Now streaming on:
Don't let the bubbly energy of its opening scene fool you, "Sweat" is a character-driven drama with its fair share of cold, dark turns. With a story set in the world of social media fitness influencers, writer/director Magnus von Horn reveals the sober loneliness that lies behind the scenes.
The film centers on Sylwia Zajac (Magdalena Koleśnik in a remarkable inaugural lead role), whose long, blonde ponytail, pale blue eyes, and neon aesthetic is everything you’d expect to see out of an Instagram influencer. She leads big workout classes to the ecstatic “Woo!” of her adoring flunkeys, never once breaking a smile or a sweat. Von Horn creates an intimate portrait from the start mimicking her movements with giddy hand-held camera work while shooting moments of her personal life from afar, giving the audience the ultimate feeling of a voyeur.
For most of the film, you can sense Sylwia to be on a precipice—even if you’re not always sure what’s supposed to come next. As a master image manipulator, as one must be to amass 600,000 dedicated Instagram followers in the age of the algorithm, the flawlessness of her physique cannot overcome the emptiness of her self-obsession. Despite the bright persona she portrays online, there's always a sadness behind her eyes—none more so than her teary-eyed confession of her desire for love.
As we delve deeper into Sylwia’s life, that sadness suddenly has a much deeper source. A painful but sharply executed visit on her mother’s (Aleksandra Konieczna) birthday demonstrates both the self-centeredness that hinders her love life and the emotional neglect that she tries to remedy with her work. It is this chaotic scene that leads to the film’s most violent (though certainly not most shocking) outburst. Klaudiusz, Sylwia's fitness partner (a brilliantly convincing Julian Świeżewski), forces Slywia to question where the real threat lies. The consequences of her perpetual emotional exhibitionism jolt the film (and Sylwia) to reckon with the humanity that exists underneath the gloss of social media and the influencer lifestyle.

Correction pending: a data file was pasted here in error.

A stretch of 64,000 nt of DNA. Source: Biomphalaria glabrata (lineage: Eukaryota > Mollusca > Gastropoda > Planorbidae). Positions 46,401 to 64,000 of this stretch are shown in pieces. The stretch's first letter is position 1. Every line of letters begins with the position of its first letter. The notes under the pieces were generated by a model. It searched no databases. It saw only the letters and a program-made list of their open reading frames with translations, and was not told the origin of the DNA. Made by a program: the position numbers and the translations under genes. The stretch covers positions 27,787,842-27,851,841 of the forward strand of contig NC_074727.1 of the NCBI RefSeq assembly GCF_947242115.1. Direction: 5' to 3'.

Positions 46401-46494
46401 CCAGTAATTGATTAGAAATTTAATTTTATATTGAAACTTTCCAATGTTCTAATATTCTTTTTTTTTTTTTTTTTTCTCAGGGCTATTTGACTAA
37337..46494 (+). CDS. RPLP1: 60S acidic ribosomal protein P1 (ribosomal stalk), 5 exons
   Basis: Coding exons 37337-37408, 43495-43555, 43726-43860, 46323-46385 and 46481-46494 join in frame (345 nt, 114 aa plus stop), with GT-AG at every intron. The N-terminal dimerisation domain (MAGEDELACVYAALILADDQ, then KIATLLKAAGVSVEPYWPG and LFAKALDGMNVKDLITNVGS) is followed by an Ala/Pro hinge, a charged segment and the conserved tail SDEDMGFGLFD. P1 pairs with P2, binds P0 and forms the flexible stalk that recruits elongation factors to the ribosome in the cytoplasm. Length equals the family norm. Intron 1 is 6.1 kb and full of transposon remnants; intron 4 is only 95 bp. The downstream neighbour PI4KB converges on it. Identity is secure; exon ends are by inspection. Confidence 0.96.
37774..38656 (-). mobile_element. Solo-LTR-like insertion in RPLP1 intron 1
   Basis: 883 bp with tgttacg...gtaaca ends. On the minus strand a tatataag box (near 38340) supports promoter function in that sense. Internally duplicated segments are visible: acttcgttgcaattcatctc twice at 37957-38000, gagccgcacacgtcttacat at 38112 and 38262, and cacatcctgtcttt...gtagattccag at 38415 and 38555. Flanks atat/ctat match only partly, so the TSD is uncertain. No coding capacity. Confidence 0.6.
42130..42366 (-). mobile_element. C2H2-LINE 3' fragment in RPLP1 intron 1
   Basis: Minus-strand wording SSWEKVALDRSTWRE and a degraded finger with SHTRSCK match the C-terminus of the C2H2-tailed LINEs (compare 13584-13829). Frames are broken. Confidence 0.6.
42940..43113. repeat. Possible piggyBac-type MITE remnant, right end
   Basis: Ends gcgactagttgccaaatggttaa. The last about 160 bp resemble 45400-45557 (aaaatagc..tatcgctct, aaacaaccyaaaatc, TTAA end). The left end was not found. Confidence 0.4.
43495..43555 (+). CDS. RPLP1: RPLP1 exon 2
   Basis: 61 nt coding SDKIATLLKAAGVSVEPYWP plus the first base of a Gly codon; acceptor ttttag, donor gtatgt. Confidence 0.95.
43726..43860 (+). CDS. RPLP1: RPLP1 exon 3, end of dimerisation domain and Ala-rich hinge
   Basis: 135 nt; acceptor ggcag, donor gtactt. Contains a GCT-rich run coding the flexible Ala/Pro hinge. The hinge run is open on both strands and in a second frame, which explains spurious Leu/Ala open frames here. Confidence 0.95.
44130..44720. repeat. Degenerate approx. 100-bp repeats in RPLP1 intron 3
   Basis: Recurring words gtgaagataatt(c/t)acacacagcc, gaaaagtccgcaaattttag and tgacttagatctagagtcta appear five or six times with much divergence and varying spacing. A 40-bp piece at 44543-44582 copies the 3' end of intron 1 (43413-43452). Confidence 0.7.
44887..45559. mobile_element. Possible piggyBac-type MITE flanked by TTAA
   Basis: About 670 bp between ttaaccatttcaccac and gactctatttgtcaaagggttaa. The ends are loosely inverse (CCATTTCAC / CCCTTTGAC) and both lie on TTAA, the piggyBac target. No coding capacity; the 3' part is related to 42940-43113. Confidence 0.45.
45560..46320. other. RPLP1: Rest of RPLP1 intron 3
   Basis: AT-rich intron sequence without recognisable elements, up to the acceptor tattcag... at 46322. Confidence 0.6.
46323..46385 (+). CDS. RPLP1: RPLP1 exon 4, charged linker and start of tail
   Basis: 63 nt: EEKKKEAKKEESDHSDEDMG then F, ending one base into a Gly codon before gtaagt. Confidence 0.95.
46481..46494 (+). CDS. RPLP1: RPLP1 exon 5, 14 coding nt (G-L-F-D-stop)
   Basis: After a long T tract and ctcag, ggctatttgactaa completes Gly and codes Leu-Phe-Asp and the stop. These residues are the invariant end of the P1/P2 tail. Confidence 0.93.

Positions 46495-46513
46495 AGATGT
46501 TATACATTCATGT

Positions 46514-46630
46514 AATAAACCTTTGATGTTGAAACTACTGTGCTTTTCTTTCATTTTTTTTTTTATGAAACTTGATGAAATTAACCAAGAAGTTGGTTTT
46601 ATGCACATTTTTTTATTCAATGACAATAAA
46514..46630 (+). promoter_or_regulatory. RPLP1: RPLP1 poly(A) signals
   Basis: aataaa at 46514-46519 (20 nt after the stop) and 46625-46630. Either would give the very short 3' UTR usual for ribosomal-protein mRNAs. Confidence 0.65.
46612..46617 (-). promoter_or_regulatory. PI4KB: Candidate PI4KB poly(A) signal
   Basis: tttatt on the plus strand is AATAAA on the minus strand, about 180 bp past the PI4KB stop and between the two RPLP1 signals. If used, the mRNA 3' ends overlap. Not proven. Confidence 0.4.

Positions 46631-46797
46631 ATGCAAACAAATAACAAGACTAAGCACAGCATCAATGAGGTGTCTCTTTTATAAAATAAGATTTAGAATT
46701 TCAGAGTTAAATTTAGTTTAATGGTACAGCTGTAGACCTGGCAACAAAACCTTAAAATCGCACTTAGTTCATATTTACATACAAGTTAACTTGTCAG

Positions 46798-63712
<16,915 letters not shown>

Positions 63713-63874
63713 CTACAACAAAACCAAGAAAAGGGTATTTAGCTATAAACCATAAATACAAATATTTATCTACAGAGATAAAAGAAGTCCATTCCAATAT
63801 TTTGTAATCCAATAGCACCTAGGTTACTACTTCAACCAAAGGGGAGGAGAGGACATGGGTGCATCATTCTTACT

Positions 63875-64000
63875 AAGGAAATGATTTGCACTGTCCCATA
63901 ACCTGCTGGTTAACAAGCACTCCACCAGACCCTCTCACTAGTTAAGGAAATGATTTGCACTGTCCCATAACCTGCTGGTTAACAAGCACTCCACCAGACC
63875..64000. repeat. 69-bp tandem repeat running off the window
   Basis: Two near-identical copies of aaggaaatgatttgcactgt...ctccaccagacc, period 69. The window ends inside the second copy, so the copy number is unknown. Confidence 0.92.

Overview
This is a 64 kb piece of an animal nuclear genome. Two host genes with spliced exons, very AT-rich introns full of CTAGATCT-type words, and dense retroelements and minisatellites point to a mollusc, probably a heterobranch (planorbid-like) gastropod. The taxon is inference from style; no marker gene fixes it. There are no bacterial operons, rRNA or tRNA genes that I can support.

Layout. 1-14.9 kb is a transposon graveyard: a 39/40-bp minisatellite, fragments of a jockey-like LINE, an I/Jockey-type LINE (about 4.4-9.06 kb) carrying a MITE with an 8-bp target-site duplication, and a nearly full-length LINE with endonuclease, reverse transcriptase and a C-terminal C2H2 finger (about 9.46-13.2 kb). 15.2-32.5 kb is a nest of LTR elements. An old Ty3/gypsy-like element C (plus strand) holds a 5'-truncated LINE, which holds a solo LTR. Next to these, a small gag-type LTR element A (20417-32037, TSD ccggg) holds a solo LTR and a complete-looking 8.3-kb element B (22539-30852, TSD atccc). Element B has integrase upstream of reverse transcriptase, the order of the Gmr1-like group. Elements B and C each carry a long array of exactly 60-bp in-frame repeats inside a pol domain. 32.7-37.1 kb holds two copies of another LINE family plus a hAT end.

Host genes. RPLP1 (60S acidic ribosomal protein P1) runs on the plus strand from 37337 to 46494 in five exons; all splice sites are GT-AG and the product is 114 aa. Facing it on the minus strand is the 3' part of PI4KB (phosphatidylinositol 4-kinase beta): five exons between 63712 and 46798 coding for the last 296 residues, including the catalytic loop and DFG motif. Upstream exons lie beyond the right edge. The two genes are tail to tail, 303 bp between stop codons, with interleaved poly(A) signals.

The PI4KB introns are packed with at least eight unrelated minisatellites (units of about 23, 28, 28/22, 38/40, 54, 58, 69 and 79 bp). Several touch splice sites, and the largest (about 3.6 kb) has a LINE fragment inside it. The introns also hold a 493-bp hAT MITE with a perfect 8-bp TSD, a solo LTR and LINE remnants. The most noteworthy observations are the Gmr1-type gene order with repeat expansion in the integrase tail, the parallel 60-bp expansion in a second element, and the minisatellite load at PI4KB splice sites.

Magdalena Koleśnik’s energetic performance is a gem. For better or for worse, she commands our attention in almost every scene. Her careful portrayal of a woman trying to gather the threads of her identity as she is slowly coming undone is magnetic, providing her character with the depth to be both the villain and the heroine of this story.
Von Horn has crafted an impressive art film that tells a story outside of the pathological narcissism commonly associated with the world of social media influencers. Even surrounded by the alarmingly curated lifestyle, von Horn and Koleśnik together bring to life a story with more nuance, sophistication and genuine moral curiosity than we’ve seen from the genre. As Sylwia remarks, “weak, pathetic people are the most beautiful”—it is this raw, unfiltered confession that leads you to almost believe her. Yet, as we’re left with the sadness that fills those pale blue eyes, you wonder if Sylwia is finally navigating her deeper self or revealing just enough to keep her fans coming back for more.
Now playing in theaters.